5. All those who are 65 years of age and over
6. Individuals aged 16 to 64 years with underlying health conditions
7. All those aged 60 and over
8. All those aged 55 and over
9. All those aged 50 and over
The JCVI is yet to set out details for the second phase of the vaccine rollout.
– Don’t vaccines take a long time to produce?
In the past it has taken years, sometimes decades, to produce a vaccine.
But in the trials for a Covid-19 vaccine, things look slightly different. A process which usually takes years has been condensed to months.
While the early design and development stages look similar, the clinical trial phases overlap, instead of taking place sequentially.
And pharmaceutical firms have begun manufacturing before final approval has been granted – taking on the risk that they may be forced to scrap their work.
The new way of working means that regulators around the world can start to look at scientific data earlier than they traditionally would do.
– Is the Oxford vaccine being manufactured in the UK?
While there are some doses coming from Europe in the very first instance, the majority will be provided from the UK supply chain.
– Which jab is best?
The early vaccines all have high efficacy rates, but researchers say it is difficult to make direct comparisons because it is not yet known exactly what everyone is measuring in the trials.
– How many doses has the UK secured?
The UK has secured access to 100 million doses of the AstraZeneca/Oxford University vaccine.
It also belatedly struck a deal for seven million doses of the jab on offer from Moderna in the US.
Deals have also been struck for a number of other vaccine candidates which cover four different classes: adenoviral vaccines, mRNA vaccines, inactivated whole virus vaccines and protein adjuvant vaccines.
The UK has secured access to:
– 100 million doses of the Oxford vaccine
– 60 million doses of the Novavax vaccine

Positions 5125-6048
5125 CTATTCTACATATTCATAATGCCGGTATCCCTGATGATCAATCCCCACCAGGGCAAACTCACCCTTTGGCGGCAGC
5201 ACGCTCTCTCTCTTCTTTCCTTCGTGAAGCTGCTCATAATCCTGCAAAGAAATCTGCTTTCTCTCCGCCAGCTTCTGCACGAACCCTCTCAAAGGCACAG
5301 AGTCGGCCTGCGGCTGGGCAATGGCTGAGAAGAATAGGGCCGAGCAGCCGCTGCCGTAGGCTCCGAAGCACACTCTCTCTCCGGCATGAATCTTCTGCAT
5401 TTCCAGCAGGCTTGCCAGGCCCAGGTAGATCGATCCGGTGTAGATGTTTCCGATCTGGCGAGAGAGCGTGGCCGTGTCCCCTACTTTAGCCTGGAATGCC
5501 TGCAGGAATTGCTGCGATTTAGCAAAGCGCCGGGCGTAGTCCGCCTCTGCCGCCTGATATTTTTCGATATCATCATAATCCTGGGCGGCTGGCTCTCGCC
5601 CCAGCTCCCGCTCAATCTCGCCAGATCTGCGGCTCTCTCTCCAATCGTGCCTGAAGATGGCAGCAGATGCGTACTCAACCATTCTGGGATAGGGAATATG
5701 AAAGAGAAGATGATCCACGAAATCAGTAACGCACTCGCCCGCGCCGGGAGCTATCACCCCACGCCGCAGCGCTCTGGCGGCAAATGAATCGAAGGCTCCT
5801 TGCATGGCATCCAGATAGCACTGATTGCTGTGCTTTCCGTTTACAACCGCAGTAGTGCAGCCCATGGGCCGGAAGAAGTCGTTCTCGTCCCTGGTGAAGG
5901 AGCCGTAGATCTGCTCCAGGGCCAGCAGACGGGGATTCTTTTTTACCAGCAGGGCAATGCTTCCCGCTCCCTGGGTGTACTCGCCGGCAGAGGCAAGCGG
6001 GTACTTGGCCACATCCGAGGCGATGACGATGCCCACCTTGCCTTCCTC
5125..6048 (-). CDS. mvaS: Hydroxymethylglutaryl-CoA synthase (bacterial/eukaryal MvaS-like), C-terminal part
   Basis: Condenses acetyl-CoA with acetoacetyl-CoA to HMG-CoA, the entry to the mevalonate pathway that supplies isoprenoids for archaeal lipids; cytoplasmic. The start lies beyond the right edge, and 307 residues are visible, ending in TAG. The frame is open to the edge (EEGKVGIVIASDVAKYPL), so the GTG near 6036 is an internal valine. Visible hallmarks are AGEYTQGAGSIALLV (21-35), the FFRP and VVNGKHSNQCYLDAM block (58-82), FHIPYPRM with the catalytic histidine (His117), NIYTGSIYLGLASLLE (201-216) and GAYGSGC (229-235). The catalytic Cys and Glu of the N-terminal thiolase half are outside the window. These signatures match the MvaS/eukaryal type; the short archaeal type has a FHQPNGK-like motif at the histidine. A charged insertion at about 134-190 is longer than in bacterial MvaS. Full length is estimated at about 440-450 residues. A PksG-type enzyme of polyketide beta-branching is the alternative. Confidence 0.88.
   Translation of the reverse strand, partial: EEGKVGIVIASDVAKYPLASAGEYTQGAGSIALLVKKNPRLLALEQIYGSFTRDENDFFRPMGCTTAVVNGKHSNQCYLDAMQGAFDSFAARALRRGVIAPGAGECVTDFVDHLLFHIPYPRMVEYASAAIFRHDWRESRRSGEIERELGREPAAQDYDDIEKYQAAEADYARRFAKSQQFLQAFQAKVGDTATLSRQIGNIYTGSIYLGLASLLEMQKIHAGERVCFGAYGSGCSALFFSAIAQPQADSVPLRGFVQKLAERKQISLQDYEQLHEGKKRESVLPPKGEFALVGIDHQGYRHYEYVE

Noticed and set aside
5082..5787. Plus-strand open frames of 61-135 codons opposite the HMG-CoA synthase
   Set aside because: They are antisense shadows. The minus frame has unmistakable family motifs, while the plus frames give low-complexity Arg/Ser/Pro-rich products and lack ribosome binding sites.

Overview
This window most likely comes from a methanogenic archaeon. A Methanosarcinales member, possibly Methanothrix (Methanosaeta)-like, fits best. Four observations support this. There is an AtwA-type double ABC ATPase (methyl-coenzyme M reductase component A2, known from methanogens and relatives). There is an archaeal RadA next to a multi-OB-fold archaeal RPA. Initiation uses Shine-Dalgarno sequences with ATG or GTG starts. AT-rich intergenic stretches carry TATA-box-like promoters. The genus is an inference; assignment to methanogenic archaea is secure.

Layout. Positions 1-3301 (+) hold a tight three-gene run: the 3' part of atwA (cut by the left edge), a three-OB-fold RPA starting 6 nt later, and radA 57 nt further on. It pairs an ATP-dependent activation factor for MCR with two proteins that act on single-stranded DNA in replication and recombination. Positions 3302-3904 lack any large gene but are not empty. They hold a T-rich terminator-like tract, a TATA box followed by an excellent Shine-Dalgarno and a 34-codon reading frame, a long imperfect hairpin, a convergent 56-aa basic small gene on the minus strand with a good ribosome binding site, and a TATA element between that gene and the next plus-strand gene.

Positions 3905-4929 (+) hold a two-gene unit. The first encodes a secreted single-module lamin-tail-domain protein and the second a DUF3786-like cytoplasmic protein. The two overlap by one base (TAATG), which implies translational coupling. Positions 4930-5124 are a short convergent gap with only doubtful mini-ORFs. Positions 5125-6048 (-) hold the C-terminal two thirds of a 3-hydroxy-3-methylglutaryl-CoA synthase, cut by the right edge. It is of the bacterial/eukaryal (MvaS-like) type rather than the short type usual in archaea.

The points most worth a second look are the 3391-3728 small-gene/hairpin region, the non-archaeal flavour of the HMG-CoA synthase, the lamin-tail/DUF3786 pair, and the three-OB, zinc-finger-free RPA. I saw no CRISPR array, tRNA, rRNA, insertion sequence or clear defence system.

– Some 30 million doses from Janssen
– 40 million doses of the Pfizer/BioNTech vaccine – the first agreement the firms signed with any government
– 60 million doses of a vaccine being developed by Valneva
– 60 million doses of protein adjuvant vaccine from GlaxoSmithKline (GSK) and Sanofi Pasteur
– Seven million doses of the jab on offer from Moderna in the US.
– How do we know the vaccines are safe?
Researchers reported their trials do not suggest any significant safety concerns. Regulators, scientists and clinicians have also scrutinised the data.
– Will people get a choice about which vaccine they are given?
As things stand the vaccines will be rolled out as and when they become available.
People are not able to choose which jab they want to receive.
– Can the vaccines be mixed?
No. If you are given a dose of the Pfizer jab, your second dose must also be Pfizer.
The same goes for Oxford.
Clinical trials mixing different types of vaccines are planned but there is no data as of yet.
– When can social distancing end?
According to Prof Lim, social distancing measures and other protective measures such as wearing a face mask or hand washing are still needed.
“All those measures are still important at this point in time, even if somebody has received a vaccine,” he said.
“There are many considerations that go into deciding when social distancing measures and personal protective measures should be relaxed. Vaccination is one strand in our defence against the coronavirus.
“We need everything that we can do to protect ourselves and, at the appropriate time when we can see the vaccine having a true effect on severe disease and protecting people from dying, then perhaps we can start relaxing social distancing measures.”
– Can I have the vaccine if I am pregnant or breastfeeding?
Yes, where the potential benefits are thought to outweigh the risks. The MHRA recommends women discuss Covid-19 vaccinations with their doctor.